When it comes to maintaining good health, most of us do what we can.
The internet has made health and wellness information accessible to all, and most of us try to make positive choices to stay abreast of our personal health and fitness. We mostly try to eat the right foods; we take an adequate amount of exercise (when possible), and we avoid smoking and other damaging pastimes.
However, we all have habits that aren’t particularly good for us. They’re not particularly damaging habits; they’re not going to kill us, or even compromise our life in any significant way but they’re still not great.
Given that we once again find ourselves on the cusp of a new year, it’s a good time to think about resolutions. As well as the usual resolutions you’ll find yourself making, it’s worth considering making 2018 a year when you finally get rid of these common “little bad health habits” once and for all.
#1 Cutting Your Cuticles
“How can trimming my cuticles be bad?” you might be thinking as you read this subheading. “There’s literally a tool you can buy called a cuticle trimmer, so surely there’s nothing wrong with tidying up my manicure?”
Sadly, there is: Your cuticles are there for a reason. Cuticles function as a protection against infection, which is incredibly important. If you trim your cuticles, then you’re actually creating microscopic tears that damage this essential defense.
If your cuticles are messy, then learn how to tidy them without resorting to cutting.
#2 – Listening To Loud Music While Wearing Earbuds
Sometimes, you just need volume. You want to be able to put on a happy song and blast all other thoughts out of your mind which is fine provided you do it infrequently.
Damage caused by loud noise is one of those problems that seem to exist in the future. We know that loud music might result in hearing loss, but it doesn’t really feel like a present threat; it feels like something we’ll have to deal with one day, but not today. So we turn the volume up and ignore the health warnings.
If you do this on a regular basis, then there is a real chance you could compromise your hearing. In fact, you might want to take yourself for a hearing test to find out exactly how your ears are coping with sustained exposure to high volumes. If an issue is identified, then take it as a wake-up call to change your behavior. Ideally, you’ll never listen to music at high volume again, but that might not be realistic, so at least make an effort to reduce the number of occasions when you indulge.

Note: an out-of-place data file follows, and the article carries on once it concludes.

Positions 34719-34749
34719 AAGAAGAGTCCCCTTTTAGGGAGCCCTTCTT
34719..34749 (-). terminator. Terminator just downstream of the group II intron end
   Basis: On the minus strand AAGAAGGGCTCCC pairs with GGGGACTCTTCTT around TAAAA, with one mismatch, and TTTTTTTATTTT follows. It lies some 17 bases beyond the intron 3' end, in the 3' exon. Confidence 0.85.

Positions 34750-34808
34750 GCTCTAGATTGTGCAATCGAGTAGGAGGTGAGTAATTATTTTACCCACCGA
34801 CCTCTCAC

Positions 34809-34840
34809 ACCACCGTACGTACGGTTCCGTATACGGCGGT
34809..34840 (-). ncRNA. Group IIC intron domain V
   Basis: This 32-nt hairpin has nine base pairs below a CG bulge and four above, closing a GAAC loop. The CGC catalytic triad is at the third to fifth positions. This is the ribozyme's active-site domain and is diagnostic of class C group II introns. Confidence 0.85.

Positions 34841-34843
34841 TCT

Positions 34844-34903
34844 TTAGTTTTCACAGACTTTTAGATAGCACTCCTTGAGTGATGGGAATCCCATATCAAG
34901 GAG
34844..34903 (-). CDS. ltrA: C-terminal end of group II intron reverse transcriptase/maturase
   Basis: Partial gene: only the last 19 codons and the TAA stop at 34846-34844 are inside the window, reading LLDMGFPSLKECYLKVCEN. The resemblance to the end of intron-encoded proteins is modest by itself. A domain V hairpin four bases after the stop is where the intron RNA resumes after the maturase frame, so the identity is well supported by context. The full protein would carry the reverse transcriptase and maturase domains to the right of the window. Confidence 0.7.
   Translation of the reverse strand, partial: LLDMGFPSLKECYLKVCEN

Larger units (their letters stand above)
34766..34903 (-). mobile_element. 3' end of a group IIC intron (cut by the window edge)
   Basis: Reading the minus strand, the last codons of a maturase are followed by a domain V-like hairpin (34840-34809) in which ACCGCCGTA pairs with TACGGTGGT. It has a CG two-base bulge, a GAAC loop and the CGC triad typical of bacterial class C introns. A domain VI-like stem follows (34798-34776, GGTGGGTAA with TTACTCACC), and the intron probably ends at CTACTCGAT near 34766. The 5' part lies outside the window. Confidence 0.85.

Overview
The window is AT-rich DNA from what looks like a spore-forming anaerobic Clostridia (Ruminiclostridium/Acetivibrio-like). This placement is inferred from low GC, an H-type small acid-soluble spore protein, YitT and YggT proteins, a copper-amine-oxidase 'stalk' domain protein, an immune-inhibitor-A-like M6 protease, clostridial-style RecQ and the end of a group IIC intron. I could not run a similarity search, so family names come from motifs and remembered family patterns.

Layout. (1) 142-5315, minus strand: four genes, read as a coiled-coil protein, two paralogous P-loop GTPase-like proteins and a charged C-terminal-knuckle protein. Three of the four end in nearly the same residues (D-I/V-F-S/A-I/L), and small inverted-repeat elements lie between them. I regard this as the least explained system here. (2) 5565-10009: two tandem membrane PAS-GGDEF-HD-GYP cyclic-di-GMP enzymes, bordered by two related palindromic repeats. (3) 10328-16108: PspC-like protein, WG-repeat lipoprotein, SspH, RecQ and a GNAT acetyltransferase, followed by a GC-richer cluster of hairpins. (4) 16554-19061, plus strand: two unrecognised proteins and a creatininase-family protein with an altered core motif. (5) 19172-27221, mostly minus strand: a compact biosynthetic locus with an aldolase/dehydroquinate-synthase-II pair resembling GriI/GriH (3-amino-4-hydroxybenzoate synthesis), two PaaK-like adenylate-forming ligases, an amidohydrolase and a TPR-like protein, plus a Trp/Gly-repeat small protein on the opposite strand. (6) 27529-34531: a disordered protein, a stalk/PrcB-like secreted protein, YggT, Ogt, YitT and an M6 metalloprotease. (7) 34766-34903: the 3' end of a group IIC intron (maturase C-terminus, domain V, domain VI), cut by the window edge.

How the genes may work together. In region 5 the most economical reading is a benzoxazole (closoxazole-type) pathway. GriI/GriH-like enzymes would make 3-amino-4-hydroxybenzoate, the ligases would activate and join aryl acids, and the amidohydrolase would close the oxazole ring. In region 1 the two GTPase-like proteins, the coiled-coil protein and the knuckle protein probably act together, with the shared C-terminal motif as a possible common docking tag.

#3 – “Rewarding” Yourself For Working Out
When you’ve been pushing yourself in the gym to improve your fitness, it’s a great feeling. You’re taking charge of your health, working towards a better future, and you feel fantastic thanks to all of the endorphins rushing through your body.
It’s at this point that many of us make a critical mistake. The workout is over, we feel good and have done well, so what’s the harm in a cookie as a reward? After all, you’ve put in so much effort, and one little cookie isn’t going to hurt, is it?
That’s true, to a point; one cookie on occasion is not going to make a difference to your health, fitness, or any weight loss goal you are trying to achieve. However, if this indulgence becomes a regular habit, then there’s every chance your “reward” is actually undoing all the hard work that you put in in the gym. If you can, try to cut the rewards down to a once-a-week treat which will also give you something to which you can look forward.
#3- Failing To Check For Contraindications With Supplements
Supplements don’t seem like medication; in fact, they tend to carry a warning that explicitly states they are not medication. So we take them without reading the label because they seem harmless.
This is dangerous. Supplements can interact with each other, and they can interact with prescribed medications. This is why it’s important to always check with a doctor or pharmacist before taking a supplement; their advice can ensure you avoid any potentially problematic contraindications.
If you stick to the above, then you can be confident that 2018 might just be your healthiest year yet.